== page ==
Heritage Days offers the “chance to overcome generations of mistrust and create passionate young historians who will keep history alive and relevant to our lives.”
Driving north on highway 13, just before you get to the town of Phillips in northern Wisconsin, the Wisconsin Concrete Park is hard to miss. More than 200 sculptures, made of concrete and studded with colored glass, depict giants, winged angels, figures of history and legend, menageries of wild and domestic animals, and various scenes of ordinary men and women in daily life.
All of it sprang from the mind of a local lumberjack and self-taught artist, Fred Smith, who began the work soon after he retired in 1948. For people in the area, Fred’s over-sized creations might be experienced primarily as something glimpsed through the windows of a car. That has been changing, and more children and families are visiting the park today thanks to the Friends of Fred Smith, a local nonprofit that has been finding creative ways to use Fred’s art to deepen knowledge of local history and life in the early 20th century.
Sharyn Friedell, as director of Friends of Fred Smith, wanted to turn the site into an educational and cultural facility for this region of the state where there are few such opportunities, so she looked to Fred’s work for inspiration. Born in 1886, Fred spent much of his life as a lumberjack and farmer. At the Concrete Park, his loggers fell trees with giant two-man hand saws and haul timber with horses. His Mabel the Milker milks a cow with one hand and holds up a can of evaporated milk with the other. What better way to engage schoolchildren and families, Friedell thought, than to connect that past with the present by exploring Fred’s vision of bygone ways of life?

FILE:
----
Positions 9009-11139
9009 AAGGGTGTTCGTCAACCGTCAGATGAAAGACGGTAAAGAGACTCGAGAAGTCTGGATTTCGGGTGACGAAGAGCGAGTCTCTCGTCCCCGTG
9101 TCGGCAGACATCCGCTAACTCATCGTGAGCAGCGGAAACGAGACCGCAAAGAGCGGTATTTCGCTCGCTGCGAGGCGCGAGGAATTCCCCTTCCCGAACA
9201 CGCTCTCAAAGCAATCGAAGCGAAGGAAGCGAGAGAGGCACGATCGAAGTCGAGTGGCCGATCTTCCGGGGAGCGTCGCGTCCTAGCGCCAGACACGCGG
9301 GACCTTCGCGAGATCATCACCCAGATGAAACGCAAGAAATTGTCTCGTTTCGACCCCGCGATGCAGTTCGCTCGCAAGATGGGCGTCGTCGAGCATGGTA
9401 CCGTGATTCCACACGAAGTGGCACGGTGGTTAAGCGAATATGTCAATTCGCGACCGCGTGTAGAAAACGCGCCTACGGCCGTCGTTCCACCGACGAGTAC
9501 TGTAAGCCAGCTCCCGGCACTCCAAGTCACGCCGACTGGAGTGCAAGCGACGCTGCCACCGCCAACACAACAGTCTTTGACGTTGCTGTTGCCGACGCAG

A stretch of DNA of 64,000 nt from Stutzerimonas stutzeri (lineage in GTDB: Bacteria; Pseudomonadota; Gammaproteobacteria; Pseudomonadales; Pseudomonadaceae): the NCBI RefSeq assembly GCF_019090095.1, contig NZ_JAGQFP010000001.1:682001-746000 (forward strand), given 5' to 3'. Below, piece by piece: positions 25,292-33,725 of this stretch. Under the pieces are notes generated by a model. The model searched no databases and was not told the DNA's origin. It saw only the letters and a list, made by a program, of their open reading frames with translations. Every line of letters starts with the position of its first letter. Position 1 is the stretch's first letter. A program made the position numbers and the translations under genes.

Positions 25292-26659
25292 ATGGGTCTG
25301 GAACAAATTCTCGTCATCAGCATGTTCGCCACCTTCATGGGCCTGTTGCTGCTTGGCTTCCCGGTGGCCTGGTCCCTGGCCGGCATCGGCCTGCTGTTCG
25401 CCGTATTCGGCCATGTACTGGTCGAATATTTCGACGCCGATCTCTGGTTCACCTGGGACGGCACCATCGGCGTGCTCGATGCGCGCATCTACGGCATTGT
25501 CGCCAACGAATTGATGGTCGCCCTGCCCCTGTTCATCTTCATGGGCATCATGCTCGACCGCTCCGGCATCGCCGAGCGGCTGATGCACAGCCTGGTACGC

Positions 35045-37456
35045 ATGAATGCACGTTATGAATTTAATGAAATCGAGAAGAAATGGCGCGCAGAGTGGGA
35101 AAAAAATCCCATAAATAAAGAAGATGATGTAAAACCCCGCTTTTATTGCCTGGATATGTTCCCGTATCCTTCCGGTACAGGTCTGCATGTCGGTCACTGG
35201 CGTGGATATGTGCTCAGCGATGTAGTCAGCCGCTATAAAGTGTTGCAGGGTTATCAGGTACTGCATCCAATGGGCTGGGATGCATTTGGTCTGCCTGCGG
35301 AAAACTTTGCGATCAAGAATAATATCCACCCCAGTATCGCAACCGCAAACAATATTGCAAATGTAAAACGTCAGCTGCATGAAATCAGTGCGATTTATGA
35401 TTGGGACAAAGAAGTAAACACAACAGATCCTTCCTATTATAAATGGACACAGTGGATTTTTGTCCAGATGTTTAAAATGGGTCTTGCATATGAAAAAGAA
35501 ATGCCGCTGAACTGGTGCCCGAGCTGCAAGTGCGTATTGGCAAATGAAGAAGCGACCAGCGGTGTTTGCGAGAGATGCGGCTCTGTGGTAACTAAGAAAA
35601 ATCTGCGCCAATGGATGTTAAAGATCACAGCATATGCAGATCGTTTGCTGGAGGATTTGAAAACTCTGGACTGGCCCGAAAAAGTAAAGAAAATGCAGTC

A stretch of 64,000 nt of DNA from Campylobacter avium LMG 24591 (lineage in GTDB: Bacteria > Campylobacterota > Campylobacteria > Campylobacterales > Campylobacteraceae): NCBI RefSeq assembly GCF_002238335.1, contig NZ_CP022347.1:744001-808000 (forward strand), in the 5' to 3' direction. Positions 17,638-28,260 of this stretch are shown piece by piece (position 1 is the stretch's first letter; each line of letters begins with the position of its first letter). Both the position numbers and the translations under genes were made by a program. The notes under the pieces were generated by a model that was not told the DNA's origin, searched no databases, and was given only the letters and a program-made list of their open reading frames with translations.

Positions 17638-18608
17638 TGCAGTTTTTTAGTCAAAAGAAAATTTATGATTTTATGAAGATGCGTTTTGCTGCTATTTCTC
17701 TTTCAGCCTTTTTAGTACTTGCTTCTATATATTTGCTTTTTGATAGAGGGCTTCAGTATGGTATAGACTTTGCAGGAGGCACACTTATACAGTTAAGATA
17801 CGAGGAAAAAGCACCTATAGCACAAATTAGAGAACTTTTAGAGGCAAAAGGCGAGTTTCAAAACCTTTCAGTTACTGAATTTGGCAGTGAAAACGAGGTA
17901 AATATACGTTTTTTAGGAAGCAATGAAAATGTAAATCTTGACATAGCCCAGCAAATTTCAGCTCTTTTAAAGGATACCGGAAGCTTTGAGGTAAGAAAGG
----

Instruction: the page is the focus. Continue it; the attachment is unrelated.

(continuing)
As Friedell thought about how to excite school children, she sought out local historians. The first Heritage Days event for students and the public was born of their efforts in 2012, with financial and scholarly support from the WHC. This year the annual event again received a grant from the WHC. It is two days of craft demonstrations, folk music performances, and hands-on learning about local history, traditional folk arts and lifeways of the people who made the region home.
For the 6th Heritage Days, thanks to a new relationship with Lac du Flambeau Elementary School and teachers Wayne Valliere and Brian Jackson, the event included demonstrations of traditional Ojibwe trapping, wild ricing, games, and music. Friedell says
“these northcentral history networks and cultural bridges have a real chance to overcome generations of mistrust and create passionate young historians who will keep history alive and relevant to our lives.”
As she retires this summer, Friedell says funding is a big concern. There is much-needed restoration of the sculptures to be done – crumbling visions in concrete that we can value as works of homegrown creativity or, as Friedell knows, a terrific way to get kids to think about what is important to them about the place they live.
This article was first published in On Pride. Read the full issue here.
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